A stock market or equity market is a public (a loose network of economic transactions, not a physical facility or discrete) entity for the trading of company stock (shares) and derivatives at an agreed price; these are securities listed on a stock exchange as well as those only traded privately. The size of the world stock market was estimated at about $36.6 trillion at the start of October 2008.The total world derivatives market has been estimated at about $791 trillion face or nominal value, 11 times the size of the entire world economy. The stocks are listed and traded on stock exchanges which are entities of a corporation or mutual organization specialized in the business of bringing buyers and sellers of the organizations to a listing of stocks and securities together. The largest stock market in the United States, by market capitalization, is the New York Stock Exchange (NYSE). In Canada, the largest stock market is the Toronto Stock Exchange. Major European examples of stock exchanges include the Amsterdam Stock Exchange, London Stock Exchange, Paris Bourse, and the Deutsche Börse (Frankfurt Stock Exchange). In Africa, examples include Nigerian Stock Exchange, JSE Limited, etc. Asian examples include the Singapore Exchange, the Tokyo Stock Exchange, the Hong Kong Stock Exchange, the Shanghai Stock Exchange, and the Bombay Stock Exchange. In Latin America, there are such exchanges as the BM&F Bovespa and the BMV. A few decades ago, worldwide, buyers and sellers were individual investors, such as wealthy businessmen, usually with long family histories to particular corporations. Over time, markets have become more "institutionalized"; buyers and sellers are largely institutions (e.g., pension funds, insurance companies, mutual funds, index funds, exchange-traded funds, hedge funds, investor groups, banks and various other financial institutions). The rise of the institutional investor has brought with it some improvements in market operations. Thus, the government was responsible for "fixed" (and exorbitant) fees being markedly reduced for the 'small' investor, but only after the large institutions had managed to break the brokers' solid front on fees. (They then went to 'negotiated' fees, but only for large institutions.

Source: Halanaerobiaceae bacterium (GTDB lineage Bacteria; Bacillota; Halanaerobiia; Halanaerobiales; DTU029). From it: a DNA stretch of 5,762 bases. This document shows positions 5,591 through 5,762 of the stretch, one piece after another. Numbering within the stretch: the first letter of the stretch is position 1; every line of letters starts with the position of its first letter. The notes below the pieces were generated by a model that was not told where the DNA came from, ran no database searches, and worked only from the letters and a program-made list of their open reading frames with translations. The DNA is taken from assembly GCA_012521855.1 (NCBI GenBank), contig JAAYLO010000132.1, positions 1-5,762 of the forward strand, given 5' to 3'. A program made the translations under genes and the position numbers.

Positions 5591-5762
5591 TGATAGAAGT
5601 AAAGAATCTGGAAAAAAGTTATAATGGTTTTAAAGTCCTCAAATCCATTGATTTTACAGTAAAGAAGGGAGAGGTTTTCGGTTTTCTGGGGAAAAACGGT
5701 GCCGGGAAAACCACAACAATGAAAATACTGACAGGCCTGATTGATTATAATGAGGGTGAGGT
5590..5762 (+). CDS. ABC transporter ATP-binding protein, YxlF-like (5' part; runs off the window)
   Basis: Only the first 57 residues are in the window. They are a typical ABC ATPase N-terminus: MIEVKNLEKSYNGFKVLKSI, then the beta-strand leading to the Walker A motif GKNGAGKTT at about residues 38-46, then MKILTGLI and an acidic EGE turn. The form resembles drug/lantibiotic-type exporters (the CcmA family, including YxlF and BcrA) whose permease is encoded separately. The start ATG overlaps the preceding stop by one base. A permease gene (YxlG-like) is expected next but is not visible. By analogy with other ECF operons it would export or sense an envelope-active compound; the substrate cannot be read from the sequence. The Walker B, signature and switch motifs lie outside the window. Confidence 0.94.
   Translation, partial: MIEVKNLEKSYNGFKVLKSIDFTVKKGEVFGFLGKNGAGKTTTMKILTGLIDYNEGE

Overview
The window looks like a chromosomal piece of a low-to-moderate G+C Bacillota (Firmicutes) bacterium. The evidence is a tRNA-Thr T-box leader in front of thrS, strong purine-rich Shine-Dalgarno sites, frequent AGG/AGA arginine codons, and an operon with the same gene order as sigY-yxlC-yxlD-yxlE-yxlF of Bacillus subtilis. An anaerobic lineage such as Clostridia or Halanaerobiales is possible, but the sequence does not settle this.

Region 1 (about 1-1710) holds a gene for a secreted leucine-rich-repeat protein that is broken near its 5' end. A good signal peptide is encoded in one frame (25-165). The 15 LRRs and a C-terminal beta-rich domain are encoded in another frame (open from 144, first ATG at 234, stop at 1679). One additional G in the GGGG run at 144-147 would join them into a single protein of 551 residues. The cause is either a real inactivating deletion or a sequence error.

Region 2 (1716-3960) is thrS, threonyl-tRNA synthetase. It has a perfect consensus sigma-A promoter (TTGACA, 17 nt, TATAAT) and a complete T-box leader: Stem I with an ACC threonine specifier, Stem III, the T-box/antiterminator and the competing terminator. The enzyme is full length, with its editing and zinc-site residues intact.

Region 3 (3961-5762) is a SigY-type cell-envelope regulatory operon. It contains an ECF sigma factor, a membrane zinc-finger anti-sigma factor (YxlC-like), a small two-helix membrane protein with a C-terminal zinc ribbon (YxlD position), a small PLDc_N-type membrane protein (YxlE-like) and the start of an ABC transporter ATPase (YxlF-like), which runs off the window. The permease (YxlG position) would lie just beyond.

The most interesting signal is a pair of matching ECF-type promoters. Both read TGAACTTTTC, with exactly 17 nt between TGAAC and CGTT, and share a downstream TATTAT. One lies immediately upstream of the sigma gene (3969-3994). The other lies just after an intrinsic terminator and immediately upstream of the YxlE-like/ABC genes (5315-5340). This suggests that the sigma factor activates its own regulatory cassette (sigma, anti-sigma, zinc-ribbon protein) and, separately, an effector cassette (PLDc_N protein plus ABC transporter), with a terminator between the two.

Established in 1875, the Bombay Stock Exchange is Asia's first stock exchange. In 12th century France the courratiers de change were concerned with managing and regulating the debts of agricultural communities on behalf of the banks. Because these men also traded with debts, they could be called the first brokers. A common misbelief is that in late 13th century Bruges commodity traders gathered inside the house of a man called Van der Beurze, and in 1309 they became the "Brugse Beurse", institutionalizing what had been, until then, an informal meeting, but actually, the family Van der Beurze had a building in Antwerp where those gatherings occurred; the Van der Beurze had Antwerp, as most of the merchants of that period, as their primary place for trading. The idea quickly spread around Flanders and neighboring counties and "Beurzen" soon opened in Ghent and Amsterdam. In the middle of the 13th century, Venetian bankers began to trade in government securities. In 1351 the Venetian government outlawed spreading rumors intended to lower the price of government funds. Bankers in Pisa, Verona, Genoa and Florence also began trading in government securities during the 14th century. This was only possible because these were independent city states not ruled by a duke but a council of influential citizens. Italian companies were also the first to issue shares. Companies in England and the Low Countries followed in the 16th century. The Dutch East India Company (founded in 1602) was the first joint-stock company to get a fixed capital stock and as a result, continuous trade in company stock emerged on the Amsterdam Exchange. Soon thereafter, a lively trade in various derivatives, among...
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